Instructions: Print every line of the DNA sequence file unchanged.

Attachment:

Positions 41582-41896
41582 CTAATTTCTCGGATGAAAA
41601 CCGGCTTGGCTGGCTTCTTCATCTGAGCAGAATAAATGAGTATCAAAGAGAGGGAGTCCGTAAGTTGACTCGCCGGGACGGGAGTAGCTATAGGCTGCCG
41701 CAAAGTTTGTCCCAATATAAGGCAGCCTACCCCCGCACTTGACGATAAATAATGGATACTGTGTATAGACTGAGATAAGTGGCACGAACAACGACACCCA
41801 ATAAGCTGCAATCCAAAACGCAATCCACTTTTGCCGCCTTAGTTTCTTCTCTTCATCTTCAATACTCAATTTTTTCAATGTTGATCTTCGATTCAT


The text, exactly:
Positions 41582-41896
41582 CTAATTTCTCGGATGAAAA
41601 CCGGCTTGGCTGGCTTCTTCATCTGAGCAGAATAAATGAGTATCAAAGAGAGGGAGTCCGTAAGTTGACTCGCCGGGACGGGAGTAGCTATAGGCTGCCG
41701 CAAAGTTTGTCCCAATATAAGGCAGCCTACCCCCGCACTTGACGATAAATAATGGATACTGTGTATAGACTGAGATAAGTGGCACGAACAACGACACCCA
41801 ATAAGCTGCAATCCAAAACGCAATCCACTTTTGCCGCCTTAGTTTCTTCTCTTCATCTTCAATACTCAATTTTTTCAATGTTGATCTTCGATTCAT